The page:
Current and emerging treatments for absence seizures in young patients
William Lennox Neurological Center, Reference Centre for Refractory Epilepsy, Catholic University of Louvain, Belgium
Abstract: In this report, we review the pharmacological and non-pharmacological treatments of the different absence seizure types as recently recognized by the International League Against Epilepsy: typical absences, atypical absences, myoclonic absences, and eyelid myoclonia with absences. Overall, valproate and ethosuximide remain the principal anti-absence drugs. Typical absence seizures exhibit a specific electroclinical semiology, pathophysiology, and pharmacological response profile. A large-scale comparative study has recently confirmed the key role of ethosuximide in the treatment of childhood absence epilepsy, more than 50 years after its introduction. No new antiepileptic drug has proven major efficacy against typical absences. Of the medications under development, brivaracetam might be an efficacious anti-absence drug. Some experimental drugs also show efficacy in animal models of typical absence seizures. The treatment of other absence seizure types is not supported with a high level of evidence. Rufinamide appears to be the most promising new antiepileptic drug for atypical absences and possibly for myoclonic absences. The efficacy of vagal nerve stimulation should be further evaluated for atypical absences. Levetiracetam appears to display a particular efficacy in eyelid myoclonia with absences. Finally, it is important to remember that the majority of antiepileptic drugs, whether they be old or new, may aggravate typical and atypical absence seizures.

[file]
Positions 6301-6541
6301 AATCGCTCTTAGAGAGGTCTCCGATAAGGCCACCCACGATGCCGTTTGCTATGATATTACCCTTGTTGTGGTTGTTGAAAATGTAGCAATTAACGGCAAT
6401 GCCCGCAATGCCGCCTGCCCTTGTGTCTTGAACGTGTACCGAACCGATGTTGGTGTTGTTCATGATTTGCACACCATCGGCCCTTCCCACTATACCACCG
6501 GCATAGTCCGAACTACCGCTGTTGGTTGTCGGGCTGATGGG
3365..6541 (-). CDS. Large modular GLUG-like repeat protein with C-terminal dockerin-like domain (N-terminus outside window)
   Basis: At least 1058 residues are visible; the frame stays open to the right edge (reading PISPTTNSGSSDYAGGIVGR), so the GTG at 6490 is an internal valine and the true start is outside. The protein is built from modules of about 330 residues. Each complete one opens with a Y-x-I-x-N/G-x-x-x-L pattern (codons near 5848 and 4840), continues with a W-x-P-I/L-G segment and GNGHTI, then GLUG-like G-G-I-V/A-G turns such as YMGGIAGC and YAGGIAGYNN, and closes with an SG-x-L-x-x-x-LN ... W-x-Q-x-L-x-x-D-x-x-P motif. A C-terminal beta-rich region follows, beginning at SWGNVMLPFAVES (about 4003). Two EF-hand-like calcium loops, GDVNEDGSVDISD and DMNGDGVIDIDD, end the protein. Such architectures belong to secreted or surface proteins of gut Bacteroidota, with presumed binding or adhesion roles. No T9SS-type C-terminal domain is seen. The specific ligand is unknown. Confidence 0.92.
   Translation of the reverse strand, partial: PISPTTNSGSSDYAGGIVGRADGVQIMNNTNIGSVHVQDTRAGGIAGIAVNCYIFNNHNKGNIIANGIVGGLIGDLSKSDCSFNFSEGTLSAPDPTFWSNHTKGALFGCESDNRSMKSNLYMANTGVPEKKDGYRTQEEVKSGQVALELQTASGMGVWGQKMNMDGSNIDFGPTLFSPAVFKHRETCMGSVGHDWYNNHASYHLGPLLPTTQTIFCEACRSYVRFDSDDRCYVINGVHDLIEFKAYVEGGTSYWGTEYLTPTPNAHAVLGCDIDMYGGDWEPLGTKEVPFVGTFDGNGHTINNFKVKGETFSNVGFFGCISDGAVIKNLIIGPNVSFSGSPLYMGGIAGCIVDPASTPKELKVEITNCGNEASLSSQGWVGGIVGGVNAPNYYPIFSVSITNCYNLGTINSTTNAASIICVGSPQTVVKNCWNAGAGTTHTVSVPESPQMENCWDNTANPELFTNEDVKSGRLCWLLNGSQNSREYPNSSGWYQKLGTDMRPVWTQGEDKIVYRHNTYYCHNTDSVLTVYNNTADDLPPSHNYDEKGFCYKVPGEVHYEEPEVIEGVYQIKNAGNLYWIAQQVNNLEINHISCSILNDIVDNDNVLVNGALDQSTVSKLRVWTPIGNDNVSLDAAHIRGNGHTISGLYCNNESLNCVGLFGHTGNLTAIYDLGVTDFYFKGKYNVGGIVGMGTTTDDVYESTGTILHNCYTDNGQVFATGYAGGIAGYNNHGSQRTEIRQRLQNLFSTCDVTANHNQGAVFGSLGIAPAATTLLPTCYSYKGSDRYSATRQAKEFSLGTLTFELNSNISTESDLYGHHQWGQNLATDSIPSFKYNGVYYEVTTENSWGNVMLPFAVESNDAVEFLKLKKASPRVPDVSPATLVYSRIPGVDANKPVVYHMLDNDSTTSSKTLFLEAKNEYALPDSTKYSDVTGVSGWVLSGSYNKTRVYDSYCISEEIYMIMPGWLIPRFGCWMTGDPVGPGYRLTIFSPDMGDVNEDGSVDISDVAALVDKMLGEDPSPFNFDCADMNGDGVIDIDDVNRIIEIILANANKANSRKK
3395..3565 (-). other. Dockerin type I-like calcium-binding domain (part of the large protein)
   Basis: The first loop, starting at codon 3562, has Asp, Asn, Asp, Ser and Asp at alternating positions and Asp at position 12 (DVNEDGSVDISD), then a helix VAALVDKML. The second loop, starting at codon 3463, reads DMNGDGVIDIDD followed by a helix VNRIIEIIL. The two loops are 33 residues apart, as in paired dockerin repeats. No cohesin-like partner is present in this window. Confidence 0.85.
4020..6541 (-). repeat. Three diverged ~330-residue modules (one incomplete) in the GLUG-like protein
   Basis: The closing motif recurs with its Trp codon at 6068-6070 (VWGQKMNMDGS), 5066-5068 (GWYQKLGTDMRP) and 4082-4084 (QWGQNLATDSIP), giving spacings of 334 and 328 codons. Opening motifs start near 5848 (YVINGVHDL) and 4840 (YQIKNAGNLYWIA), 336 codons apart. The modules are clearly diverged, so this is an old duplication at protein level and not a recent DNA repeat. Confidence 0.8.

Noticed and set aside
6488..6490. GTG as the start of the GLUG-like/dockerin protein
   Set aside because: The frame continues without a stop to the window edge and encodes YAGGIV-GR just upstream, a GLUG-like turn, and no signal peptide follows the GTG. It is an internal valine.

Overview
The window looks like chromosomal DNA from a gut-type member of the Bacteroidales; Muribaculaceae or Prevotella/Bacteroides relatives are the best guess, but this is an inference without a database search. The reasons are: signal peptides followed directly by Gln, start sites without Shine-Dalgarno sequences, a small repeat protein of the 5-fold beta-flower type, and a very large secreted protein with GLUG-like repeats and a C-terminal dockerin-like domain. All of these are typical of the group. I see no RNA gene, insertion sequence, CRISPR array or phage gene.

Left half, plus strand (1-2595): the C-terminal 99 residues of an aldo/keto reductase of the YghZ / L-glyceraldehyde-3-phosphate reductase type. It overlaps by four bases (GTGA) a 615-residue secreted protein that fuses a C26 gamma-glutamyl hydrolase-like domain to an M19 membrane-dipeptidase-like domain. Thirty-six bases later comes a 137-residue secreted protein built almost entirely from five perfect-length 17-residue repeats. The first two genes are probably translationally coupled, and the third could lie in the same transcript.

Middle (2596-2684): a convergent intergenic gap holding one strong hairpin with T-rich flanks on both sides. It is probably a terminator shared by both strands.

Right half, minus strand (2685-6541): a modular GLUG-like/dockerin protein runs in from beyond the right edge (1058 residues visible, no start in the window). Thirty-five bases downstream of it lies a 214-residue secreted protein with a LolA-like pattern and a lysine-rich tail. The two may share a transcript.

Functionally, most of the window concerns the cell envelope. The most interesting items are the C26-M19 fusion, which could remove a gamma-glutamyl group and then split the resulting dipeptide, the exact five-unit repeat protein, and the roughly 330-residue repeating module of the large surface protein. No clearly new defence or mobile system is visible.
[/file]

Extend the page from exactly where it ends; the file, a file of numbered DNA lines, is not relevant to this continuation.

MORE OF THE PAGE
Keywords: antiepileptic drug, typical absence, atypical absence, myoclonic absence, eyelid myoclonia with absence
This work is published and licensed by Dove Medical Press Limited. The full terms of this license are available at https://www.dovepress.com/terms.php and incorporate the Creative Commons Attribution - Non Commercial (unported, v3.0) License. By accessing the work you hereby accept the Terms. Non-commercial uses of the work are permitted without any further permission from Dove Medical Press Limited, provided the work is properly attributed. For permission for commercial use of this work, please see paragraphs 4.2 and 5 of our Terms.Download Article [PDF] View Full Text [HTML][Machine readable]